Kenyan Opposition Leader Claims Election Systems Were Hacked Following Initial Results
Kenyan opposition leader, Raila Odinga, has alleged that the electoral commission’s servers were hacked in order to sway early election results in favor of incumbent, Uhuru Kenyatta, ensuring that the current president remains in charge of the country.
With election results from Tuesday’s voting almost entirely counted, Kenyatta appeared to have an unassailable lead over Odinga, prompting the opposition leader to suggest that the results were a fraud made possible thanks to hackers infiltrating the system, according to Daily Maverick.
With 97 percent of stations totalled, Kenyatta was leading with 54.32 percent of the votes versus Odinga’s 44.8 percent, while none of the other six candidates managed more than 0.3 percent of the votes.
Following Odinga’s claims of result hacking, the Independent Electoral and Boundaries Commission (IEBC), which runs the elections, promised to investigate and recount votes manually, reported the BBC.
Waguma Chebukati, the chairperson of the electoral commission, said that they would be looking into hacking claims.
“We will come up with a methodology to verify the allegations made on hacking. For now, I cannot say whether or not the system has been hacked,” said Waguma, according to The Guardian.
Kenyan opposition leader tweets about ‘hacking’
Without providing any source for his hacking allegations, Odinga took to Twitter to denounce the voting as fraudulent, alleging that hackers had tampered with results, which were different to those which his party had manually tallied from physical voting forms.
“What the IEBC has posted as results of the Presidential Elections is a complete fraud based on a multiplier that fraudulently gave Uhuru Kenyatta votes that were not cast,” Odinga said via his official Twitter account.
“We have uncovered the fraud. Uhuru must go home. The IEBC must be fully accountable. We know some persons gained entry into the IEBC Election Management Database & took over the mandate of Kenyans to choose leaders,” he added.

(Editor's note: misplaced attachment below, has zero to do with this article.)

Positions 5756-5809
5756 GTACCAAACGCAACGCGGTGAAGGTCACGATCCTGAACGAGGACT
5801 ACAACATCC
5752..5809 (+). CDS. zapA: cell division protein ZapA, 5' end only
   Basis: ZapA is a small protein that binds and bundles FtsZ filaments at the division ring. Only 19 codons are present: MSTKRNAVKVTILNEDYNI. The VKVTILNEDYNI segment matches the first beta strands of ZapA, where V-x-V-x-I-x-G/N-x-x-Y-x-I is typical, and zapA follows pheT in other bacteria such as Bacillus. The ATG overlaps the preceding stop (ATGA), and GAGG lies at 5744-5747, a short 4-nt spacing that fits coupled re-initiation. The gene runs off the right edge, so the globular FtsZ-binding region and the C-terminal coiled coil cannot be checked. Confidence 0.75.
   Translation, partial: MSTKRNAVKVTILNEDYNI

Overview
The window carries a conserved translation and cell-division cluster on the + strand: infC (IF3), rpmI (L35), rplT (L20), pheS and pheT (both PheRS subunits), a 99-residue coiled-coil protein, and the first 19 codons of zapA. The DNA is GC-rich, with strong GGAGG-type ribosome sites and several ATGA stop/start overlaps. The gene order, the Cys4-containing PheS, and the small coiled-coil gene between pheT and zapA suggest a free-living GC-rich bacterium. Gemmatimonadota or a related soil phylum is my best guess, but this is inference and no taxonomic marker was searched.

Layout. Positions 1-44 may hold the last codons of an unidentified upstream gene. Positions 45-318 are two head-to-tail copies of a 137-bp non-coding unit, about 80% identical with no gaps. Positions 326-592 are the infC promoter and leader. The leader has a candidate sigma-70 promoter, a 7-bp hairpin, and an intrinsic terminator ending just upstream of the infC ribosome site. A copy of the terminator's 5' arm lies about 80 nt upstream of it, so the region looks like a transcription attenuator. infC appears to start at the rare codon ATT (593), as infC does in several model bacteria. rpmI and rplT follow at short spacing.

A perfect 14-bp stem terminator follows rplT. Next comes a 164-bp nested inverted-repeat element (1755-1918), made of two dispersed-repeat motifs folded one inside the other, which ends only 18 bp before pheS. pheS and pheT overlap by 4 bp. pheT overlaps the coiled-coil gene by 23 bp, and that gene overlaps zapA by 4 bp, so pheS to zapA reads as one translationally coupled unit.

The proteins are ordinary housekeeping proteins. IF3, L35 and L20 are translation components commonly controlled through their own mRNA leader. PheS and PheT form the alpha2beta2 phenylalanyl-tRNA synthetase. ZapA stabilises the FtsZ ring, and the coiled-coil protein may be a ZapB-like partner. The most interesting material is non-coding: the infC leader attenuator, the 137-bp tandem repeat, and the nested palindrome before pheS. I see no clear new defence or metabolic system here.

“We reject the results streamed so far and demand IEBC produces Form 34As from all polling stations before any further results are announced,” Odinga tweeted.
He backed up those claims with further allegations at a press conference in Nairobi on Wednesday.
“The 2017 general election was a fraud. The electoral fraud and fabrication of results was massive and extensive,” he told the media, according to the NYTimes.
Odinga believes that the system was hacked between 12:37pm and 4pm on election day, using the credentials of recently murdered election official Christopher Msando to hack servers and change results from polling stations.
Msando, the election commission’s head of IT, was tortured and murdered before his body was found in a forest outside of Nairobi.
“They loaded an algorithm which is a formula to create a percentage gap of 11 percent between our numbers,” Odinga continued, referencing the gap between himself and president Kenyatta at the time.
Fears of violent protests realized
Kura Yangu Sauti Yangu, a set of rights groups coordinated by the Kenya Human Rights Commission, commented on the situation via a statement, saying that the voting had been orderly, but that early results were “completely unverifiable”.
The allegations of fraud and corruption within the voting process has stirred protests, some violent, throughout the country as protesters and police clash.
At least six people have been killed in protest violence, Aljazeera reports, and onlookers fear a repeat of post-2007 election violence which saw over 1000 people killed in the months following the elections.
Official results are expected to be released in the coming days, with the electoral commission allowed a week to produce final results.
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